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Portrait of William Sr. and Esther Ansell, who settled here in 1887

William Ansell came to Webster’s Corners with his family in 1887 – when he was a boy nine years of age – with his parents Esther and William Sr.

William Jr. had two siblings, May and Herbert, and all three children grew up and married into local Maple Ridge families.  May married Gus Smith, who farmed a homestead near the family farm, and they had four children; Essie, Herbert, Arthur and Ida.  Herbert married a woman named Olive Weldon, and they had two children; Ruth and Richard.

William Jr. married Alberta Elizabeth Cook in 1903, always known by her nickname Birdie, who had been born in Pitt Meadows in 1880.  Their first child, Edith, was born in 1904.  Edith later had one sister, Myrtle, and five brothers; Laurence, Gordon, Arthur, Clarence and Louis.

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William and Birdie Ansell (nee Cook) with daughter Edith in 1908.

The Ansell family played a large part in the growth and development of the district.  William Ansell Sr., a founding member of the Maple Ridge Agricultural Association, served as Reeve for the district in 1902.  William Sr. and Esther Ansell both passed away in 1912.

William Jr. also had a life of public service, working at various times as a school trustee, police commissioner, council member, and reeve from 1917 to 1920.  This was in addition to his regular work as a poultry farmer who was also active in the Consumer’s Co-op of Webster’s Corners.

According to a copy of her certificate in the Maple Ridge Museum, young Edith Ansell received first rank in proficiency and deportment at Webster’s Corners School.  Edith grew up on the Ansell property at the southwest corner of Dewdney Trunk Road and 248th Street.  Her cousin Ruth Ansell served as organist at the Webster’s Corners Presbyterian [later United] Church on Dewdney Trunk Road for many years.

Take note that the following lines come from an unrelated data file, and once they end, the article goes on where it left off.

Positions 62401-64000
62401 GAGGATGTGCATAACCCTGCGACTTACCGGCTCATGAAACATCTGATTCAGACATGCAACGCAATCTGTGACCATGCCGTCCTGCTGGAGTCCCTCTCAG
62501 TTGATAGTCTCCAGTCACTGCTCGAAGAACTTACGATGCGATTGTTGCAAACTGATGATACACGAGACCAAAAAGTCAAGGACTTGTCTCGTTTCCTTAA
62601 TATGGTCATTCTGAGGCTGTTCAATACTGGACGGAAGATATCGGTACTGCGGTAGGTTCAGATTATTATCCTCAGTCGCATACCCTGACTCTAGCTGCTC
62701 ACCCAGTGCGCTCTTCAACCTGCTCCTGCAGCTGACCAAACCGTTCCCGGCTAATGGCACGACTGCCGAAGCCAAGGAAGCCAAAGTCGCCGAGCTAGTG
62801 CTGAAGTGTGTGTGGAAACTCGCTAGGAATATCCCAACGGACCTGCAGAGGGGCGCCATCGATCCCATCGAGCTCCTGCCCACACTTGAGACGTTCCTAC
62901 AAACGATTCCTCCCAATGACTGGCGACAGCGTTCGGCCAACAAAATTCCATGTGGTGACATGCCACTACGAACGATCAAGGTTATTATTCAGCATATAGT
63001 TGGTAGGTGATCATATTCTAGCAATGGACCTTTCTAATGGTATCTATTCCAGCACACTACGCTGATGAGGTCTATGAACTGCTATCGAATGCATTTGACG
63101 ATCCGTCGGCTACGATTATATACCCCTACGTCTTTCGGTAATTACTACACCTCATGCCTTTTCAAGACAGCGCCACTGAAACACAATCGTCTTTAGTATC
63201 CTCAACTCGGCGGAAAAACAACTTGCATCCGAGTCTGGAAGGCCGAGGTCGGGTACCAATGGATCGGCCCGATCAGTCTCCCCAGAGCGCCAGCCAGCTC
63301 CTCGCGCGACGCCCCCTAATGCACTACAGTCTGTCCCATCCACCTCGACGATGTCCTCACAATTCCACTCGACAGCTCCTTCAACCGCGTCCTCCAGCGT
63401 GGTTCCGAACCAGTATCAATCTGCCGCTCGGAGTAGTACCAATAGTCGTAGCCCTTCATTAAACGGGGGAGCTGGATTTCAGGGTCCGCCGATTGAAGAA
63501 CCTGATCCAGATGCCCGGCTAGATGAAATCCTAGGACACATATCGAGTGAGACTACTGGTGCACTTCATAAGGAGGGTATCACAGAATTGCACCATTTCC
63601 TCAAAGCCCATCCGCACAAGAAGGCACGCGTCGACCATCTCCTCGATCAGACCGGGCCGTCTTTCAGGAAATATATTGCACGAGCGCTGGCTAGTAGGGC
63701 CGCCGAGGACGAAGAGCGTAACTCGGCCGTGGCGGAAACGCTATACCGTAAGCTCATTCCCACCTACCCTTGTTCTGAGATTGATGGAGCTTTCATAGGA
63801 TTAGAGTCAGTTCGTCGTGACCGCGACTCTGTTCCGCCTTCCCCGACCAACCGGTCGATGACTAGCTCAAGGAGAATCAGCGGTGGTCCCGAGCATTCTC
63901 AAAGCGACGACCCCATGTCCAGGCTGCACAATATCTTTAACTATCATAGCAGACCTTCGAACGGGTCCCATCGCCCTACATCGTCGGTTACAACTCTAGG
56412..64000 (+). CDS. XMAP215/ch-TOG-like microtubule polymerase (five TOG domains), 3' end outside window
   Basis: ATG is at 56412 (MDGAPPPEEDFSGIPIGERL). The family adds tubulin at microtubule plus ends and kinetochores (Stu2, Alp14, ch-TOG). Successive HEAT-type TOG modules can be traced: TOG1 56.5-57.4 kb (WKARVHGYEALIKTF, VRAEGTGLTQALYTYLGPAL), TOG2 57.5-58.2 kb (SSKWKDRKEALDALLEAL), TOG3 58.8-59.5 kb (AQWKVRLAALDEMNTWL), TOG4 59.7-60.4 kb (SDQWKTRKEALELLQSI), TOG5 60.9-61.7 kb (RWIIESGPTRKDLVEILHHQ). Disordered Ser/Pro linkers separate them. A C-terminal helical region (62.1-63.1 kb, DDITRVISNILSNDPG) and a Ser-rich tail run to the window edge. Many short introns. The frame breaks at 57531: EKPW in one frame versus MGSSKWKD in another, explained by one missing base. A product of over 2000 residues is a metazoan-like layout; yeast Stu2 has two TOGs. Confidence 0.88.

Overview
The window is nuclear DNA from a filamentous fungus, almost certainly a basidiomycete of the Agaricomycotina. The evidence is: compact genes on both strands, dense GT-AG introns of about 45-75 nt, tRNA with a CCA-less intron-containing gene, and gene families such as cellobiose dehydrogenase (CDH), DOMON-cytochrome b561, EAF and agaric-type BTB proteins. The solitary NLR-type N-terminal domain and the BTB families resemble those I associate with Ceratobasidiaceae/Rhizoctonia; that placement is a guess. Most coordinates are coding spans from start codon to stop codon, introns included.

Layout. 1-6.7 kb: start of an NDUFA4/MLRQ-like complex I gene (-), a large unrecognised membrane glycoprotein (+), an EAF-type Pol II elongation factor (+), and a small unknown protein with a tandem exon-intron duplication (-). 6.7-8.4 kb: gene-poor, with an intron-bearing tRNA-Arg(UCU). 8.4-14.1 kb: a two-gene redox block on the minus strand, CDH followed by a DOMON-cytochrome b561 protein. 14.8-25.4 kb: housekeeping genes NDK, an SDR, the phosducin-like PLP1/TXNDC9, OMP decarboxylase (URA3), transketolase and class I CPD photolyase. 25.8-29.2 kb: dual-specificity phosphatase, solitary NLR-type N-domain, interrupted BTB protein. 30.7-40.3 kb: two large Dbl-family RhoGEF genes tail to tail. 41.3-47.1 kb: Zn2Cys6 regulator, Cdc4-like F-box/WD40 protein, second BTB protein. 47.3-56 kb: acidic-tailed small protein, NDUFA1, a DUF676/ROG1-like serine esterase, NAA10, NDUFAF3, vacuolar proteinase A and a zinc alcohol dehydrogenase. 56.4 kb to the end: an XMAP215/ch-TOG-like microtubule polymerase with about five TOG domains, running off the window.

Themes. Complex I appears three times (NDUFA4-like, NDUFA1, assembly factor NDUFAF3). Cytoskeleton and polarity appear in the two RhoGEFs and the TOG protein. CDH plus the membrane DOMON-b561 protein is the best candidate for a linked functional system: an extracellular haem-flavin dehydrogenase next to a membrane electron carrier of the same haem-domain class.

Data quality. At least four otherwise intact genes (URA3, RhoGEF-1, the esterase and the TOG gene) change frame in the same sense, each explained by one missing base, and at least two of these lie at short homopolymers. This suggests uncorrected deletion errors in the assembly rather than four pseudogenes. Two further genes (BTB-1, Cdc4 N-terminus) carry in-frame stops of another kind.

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Members of the Ansell family, with organist Ruth Ansell in the front centre, on the steps of the United Church in Webster’s Corners. The two older women are Mrs. Skyes and Mrs. Stanley. 1937 c

When Edith married in 1926, she chose Frederick Robert Kimberly Lilley, member of yet another pioneer family.  The Lilley farm included the land where Garibaldi High School and Blue Mountain School are now.  Kim, as he was always known, worked as a logger, and later a chicken farmer.  He also worked at road building.

Edith was a devoted gardener, using time honoured organic methods such as companion planting and soil building with compost and manure, long before these techniques again became fashionable.  Another hobby that she continued for many years was rug hooking.